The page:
Peer support is of great benefit as you can connect with those who understand what you are going through. The benefits of peer support are numerous including:

  • Reduced feelings of isolation both emotional and physical.
  • Reduction in stress and anxiety
  • Provides a place to talk honestly.
  • Practical information on your condition
  • Being able to meet with people who have been through your situation and can provide advice.
  • Learning coping skills
  • Confidentiality to talk about issues that your family may be uncomfortable with
  • Online support groups are good if you are in an isolated area or no suitable support groups exist in your area
  • The anonymous nature of online communities relieves the embarrassment of discussing some issues
  • Online groups allow participation at any time of the day.

Choosing your support group

There are many choices when it comes to support groups and choosing one is really a matter of personal preference. Most support groups are based on a specific condition such as amputation or chronic pain.  Some are designed for specific ages or cultural groups and some allow family members to participate.  Groups may focus on education or they may be about emotions.  Some support groups have membership fees to cover costs.

Groups may be formally structured with guest speakers, newsletters, events, fundraising and the like.  These groups often have appointed mediators who maintain discussions.  Some groups provide work books and self-help tasks, however a group is not therapy: only a trained professional can provide that resource.

Informal groups are often organised by members and even though the group is informal they may still have a structure with a president, treasurer etc or be a ‘tea and chat’ type group.

Remember that medical advice from members of any support group should be discussed with your doctor as it may not be useful advice for your situation.

Not all support groups are created equally or suit all people; some are disorganised, ‘cliquey’ or subscribe to ideologies that you may object to such as rejecting medical treatment.  Groups can change over time and you could find that the group does not help you any more even though it is well organised and moderated.  You may reach a point in your rehabilitation where the group no longer suits your needs.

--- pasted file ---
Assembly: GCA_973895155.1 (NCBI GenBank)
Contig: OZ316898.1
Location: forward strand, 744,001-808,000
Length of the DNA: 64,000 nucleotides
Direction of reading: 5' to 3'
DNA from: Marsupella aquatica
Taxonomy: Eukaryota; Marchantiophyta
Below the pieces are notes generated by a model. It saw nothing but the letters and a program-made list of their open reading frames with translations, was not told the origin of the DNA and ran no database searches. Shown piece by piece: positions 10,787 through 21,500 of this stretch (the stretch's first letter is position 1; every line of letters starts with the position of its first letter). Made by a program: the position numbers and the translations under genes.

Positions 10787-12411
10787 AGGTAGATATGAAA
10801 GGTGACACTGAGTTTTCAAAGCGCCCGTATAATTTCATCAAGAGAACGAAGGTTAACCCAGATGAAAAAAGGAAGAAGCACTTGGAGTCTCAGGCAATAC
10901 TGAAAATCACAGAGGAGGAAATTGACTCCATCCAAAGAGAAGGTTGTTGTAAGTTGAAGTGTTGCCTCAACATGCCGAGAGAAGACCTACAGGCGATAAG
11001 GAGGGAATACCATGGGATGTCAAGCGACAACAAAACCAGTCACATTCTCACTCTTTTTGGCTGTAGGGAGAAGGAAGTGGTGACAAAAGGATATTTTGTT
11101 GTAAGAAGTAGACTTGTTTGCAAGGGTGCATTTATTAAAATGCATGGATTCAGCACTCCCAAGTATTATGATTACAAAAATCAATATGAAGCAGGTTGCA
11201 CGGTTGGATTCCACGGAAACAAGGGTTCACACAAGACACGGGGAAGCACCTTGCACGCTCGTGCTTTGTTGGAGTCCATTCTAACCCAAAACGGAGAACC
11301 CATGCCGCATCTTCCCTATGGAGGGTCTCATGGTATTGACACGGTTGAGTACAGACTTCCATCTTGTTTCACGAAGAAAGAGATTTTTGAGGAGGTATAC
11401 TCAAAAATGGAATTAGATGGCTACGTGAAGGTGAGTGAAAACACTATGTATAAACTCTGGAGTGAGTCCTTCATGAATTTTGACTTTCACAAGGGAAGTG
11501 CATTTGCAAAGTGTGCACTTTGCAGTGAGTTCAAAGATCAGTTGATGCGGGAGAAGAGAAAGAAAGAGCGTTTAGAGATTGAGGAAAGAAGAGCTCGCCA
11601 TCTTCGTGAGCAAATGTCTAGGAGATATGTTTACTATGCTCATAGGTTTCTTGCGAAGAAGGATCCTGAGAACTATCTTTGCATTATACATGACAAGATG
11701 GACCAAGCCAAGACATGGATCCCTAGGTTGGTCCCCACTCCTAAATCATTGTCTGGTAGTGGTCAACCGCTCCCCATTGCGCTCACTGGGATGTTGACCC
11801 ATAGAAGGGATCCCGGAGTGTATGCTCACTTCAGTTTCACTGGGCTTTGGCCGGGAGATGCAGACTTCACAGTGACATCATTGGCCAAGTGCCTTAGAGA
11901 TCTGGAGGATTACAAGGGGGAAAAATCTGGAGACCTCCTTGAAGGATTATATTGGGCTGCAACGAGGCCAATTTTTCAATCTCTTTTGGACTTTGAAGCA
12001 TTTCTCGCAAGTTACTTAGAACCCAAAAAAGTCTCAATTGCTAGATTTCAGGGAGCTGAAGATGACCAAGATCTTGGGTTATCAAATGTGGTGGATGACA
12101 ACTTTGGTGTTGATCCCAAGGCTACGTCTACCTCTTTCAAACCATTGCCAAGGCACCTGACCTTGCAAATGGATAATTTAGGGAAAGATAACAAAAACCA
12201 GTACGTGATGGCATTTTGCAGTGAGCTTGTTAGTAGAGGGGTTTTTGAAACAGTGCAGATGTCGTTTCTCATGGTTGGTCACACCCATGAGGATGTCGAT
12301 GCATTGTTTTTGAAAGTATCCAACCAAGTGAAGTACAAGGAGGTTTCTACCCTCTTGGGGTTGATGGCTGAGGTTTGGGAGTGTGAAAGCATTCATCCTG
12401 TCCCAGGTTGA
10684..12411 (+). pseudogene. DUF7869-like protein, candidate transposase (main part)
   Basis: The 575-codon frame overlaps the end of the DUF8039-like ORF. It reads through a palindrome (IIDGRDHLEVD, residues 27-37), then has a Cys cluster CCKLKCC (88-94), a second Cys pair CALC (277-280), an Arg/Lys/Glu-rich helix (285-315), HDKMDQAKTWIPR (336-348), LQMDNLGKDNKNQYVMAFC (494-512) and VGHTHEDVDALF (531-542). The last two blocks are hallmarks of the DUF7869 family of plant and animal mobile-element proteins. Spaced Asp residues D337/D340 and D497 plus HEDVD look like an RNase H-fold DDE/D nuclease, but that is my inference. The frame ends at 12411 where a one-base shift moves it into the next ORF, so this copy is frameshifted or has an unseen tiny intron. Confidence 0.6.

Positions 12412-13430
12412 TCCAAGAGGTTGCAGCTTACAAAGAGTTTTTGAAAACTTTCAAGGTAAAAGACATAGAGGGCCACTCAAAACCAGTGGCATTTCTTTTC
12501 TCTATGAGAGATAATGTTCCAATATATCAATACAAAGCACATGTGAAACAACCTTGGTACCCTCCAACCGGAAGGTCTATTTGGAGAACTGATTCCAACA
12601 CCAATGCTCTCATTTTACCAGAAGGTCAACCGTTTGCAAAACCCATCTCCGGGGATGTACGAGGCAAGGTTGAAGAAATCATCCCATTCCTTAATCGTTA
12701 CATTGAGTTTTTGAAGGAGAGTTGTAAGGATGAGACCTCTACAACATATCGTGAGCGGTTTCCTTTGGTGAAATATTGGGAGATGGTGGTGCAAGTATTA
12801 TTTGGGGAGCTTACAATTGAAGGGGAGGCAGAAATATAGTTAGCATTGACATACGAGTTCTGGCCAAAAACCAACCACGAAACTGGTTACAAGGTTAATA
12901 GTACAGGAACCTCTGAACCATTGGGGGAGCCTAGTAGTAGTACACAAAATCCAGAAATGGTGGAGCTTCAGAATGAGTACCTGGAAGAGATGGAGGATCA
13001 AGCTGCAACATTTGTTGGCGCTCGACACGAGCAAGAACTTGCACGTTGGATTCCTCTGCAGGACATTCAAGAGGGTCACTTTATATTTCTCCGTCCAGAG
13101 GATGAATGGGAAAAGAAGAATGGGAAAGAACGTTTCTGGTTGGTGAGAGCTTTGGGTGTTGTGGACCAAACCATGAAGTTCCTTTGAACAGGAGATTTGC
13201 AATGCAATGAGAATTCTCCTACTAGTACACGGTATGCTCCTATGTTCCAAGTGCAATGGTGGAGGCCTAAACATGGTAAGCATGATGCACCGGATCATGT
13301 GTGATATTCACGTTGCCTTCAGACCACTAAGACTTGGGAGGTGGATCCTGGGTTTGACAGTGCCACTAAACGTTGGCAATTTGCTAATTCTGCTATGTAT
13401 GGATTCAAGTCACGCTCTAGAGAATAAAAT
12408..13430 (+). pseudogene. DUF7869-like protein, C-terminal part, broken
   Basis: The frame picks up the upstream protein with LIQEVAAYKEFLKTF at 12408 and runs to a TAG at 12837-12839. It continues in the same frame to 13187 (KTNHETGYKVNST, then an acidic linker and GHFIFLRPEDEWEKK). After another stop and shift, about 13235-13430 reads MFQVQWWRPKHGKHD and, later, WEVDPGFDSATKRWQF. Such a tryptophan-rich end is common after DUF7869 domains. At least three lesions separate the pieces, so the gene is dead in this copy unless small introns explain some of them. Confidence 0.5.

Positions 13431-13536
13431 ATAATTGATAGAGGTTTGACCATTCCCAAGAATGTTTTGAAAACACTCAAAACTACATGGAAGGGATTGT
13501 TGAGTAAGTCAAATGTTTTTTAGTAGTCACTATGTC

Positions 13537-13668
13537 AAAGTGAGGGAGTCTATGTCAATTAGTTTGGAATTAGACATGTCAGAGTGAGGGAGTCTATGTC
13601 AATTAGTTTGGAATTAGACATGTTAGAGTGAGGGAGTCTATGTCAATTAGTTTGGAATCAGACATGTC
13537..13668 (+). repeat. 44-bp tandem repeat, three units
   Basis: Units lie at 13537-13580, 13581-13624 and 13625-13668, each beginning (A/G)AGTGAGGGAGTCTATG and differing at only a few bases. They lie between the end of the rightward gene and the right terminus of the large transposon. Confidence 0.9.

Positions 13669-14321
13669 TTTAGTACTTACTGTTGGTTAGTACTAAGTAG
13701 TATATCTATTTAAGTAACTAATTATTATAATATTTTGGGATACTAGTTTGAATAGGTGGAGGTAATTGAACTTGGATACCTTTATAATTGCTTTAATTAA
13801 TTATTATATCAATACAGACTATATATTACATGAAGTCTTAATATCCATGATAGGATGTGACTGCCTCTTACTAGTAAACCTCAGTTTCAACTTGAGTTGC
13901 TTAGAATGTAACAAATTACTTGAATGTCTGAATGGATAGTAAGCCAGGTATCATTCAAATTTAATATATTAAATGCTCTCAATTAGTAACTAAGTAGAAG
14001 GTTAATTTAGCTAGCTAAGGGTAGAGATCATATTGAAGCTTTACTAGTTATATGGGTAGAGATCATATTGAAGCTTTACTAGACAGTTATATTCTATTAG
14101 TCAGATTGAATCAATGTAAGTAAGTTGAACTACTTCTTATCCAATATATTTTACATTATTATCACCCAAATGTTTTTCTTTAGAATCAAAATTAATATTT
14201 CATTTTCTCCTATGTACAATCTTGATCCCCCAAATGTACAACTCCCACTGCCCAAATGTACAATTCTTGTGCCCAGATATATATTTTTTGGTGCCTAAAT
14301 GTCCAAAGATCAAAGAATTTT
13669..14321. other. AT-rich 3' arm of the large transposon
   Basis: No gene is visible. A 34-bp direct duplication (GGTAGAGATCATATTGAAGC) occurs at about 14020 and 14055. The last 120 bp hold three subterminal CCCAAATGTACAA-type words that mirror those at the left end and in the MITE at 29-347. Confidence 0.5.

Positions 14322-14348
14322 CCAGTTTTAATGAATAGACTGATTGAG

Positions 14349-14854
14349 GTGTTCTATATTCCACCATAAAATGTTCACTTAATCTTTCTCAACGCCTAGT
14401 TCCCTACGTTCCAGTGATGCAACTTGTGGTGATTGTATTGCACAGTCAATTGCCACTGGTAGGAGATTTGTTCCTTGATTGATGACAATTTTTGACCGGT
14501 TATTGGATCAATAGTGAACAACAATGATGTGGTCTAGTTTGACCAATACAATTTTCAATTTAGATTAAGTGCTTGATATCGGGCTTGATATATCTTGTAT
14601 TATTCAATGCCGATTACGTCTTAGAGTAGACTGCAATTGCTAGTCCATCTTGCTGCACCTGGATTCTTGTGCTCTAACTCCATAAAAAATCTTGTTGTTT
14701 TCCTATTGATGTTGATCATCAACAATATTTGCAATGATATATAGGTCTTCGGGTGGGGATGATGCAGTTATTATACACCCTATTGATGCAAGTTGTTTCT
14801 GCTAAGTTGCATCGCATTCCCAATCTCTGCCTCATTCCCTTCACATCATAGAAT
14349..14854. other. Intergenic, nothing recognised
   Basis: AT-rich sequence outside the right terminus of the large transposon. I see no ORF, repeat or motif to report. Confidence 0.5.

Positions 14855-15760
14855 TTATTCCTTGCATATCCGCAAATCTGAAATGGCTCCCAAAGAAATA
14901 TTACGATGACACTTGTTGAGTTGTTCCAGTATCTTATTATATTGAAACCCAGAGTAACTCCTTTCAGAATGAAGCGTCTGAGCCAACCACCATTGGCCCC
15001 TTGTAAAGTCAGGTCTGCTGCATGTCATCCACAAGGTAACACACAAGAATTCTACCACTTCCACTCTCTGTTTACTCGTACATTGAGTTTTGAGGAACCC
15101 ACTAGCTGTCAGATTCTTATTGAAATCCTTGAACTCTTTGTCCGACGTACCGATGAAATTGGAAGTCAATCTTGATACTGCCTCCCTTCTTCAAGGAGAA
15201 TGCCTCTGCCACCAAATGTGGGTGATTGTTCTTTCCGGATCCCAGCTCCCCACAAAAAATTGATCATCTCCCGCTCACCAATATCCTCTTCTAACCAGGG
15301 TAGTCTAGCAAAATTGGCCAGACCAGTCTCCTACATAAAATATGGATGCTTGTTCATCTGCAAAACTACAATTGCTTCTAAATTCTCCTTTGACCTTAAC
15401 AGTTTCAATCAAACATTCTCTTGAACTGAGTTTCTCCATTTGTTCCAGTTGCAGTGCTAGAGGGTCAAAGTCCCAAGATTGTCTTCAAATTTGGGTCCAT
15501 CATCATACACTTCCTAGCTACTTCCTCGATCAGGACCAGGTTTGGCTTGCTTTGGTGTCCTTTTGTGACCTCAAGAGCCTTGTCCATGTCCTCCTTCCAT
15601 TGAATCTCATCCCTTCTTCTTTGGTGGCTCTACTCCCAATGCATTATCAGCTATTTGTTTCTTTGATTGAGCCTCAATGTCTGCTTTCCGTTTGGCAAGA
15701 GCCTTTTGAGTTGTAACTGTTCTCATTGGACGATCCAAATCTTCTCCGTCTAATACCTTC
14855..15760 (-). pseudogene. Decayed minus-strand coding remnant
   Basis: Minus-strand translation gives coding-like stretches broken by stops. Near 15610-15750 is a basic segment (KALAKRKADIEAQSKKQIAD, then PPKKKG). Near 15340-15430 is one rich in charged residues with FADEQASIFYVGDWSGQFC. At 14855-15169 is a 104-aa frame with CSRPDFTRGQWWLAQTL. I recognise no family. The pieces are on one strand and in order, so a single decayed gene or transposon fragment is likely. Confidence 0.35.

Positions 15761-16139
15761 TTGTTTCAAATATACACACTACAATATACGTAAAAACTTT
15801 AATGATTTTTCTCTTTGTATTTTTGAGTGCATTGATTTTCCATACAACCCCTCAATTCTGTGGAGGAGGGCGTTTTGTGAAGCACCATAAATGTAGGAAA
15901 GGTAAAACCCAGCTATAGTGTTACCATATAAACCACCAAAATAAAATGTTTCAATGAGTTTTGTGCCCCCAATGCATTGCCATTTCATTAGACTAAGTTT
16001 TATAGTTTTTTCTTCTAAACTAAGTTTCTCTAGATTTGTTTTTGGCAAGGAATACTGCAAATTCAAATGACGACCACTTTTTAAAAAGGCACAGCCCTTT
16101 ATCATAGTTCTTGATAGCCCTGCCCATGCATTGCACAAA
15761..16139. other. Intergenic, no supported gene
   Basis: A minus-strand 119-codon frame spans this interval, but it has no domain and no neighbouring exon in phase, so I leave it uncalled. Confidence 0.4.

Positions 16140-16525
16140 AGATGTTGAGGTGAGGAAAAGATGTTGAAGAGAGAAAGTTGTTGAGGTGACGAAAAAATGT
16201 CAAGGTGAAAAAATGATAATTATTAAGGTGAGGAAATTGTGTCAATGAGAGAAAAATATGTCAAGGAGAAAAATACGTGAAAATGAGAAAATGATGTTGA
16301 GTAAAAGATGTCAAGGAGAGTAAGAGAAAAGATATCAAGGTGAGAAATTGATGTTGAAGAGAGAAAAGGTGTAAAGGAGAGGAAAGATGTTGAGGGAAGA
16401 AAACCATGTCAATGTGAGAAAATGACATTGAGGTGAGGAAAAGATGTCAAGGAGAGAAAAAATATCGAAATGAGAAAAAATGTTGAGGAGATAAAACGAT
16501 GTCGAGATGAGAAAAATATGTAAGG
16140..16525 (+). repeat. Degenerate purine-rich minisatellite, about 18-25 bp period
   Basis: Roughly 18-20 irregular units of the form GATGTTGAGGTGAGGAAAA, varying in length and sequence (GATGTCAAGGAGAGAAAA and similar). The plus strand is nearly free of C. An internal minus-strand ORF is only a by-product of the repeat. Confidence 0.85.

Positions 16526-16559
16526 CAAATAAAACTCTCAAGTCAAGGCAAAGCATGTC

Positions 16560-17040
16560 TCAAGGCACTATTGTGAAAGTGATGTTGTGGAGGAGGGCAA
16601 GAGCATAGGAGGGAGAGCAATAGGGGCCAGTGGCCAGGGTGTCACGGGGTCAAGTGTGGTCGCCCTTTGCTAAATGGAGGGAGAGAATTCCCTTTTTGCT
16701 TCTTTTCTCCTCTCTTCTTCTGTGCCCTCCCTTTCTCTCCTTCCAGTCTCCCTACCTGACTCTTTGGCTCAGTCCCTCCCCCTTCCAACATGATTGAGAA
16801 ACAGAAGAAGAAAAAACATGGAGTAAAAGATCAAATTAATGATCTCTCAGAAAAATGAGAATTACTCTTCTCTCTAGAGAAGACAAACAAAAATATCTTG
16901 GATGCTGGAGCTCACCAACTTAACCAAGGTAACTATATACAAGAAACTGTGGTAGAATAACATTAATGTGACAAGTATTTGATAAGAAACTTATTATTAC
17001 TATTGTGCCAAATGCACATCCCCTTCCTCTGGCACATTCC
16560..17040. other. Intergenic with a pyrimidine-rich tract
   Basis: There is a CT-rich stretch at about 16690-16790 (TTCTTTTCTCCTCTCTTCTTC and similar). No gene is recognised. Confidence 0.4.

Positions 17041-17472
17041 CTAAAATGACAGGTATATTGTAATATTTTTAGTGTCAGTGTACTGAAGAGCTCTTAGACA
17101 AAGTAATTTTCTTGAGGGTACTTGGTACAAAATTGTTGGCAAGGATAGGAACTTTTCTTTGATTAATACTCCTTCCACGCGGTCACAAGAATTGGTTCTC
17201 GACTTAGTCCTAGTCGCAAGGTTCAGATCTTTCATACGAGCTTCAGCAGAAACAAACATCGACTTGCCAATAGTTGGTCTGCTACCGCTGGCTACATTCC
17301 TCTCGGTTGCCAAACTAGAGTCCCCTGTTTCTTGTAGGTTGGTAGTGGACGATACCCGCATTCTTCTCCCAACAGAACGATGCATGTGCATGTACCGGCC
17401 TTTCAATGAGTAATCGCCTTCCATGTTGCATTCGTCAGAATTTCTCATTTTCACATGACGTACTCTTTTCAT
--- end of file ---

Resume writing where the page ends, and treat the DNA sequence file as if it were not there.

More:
If you find that a support group is not for you the best option is to leave and find another group.  A support group should be (as its name implies) supportive.  If you find yourself feeling drained, deciding to not speak to avoid conflicts or dreading going to a meeting it is an indication that the group is not being organised well or poorly moderated.  Differences of opinion when treated with respect can be beneficial by broadening your perspectives or giving you fresh insight.  When different voices are squashed the group is of little use.

Warning signs of a poorly run group include:

  • Members complain constantly or try to one up each other
  • You cannot speak your mind as different opinions are shot down
  • The interests of a small number of members are served above the majority
  • Individuals dominate meetings or are particularly confrontational
  • Products are pushed on you
  • Discussions are poorly moderated, irrelevant, meander pointlessly or turn into arguments
  • Internet groups may be infiltrated by liars or con­artists
  • The anonymity of the internet can make some people behave disgracefully

One way to evaluate a group is to ask yourself:  Do I feel better after I go to a meeting or worse?  If you feel better keep going; if you feel worse find another group.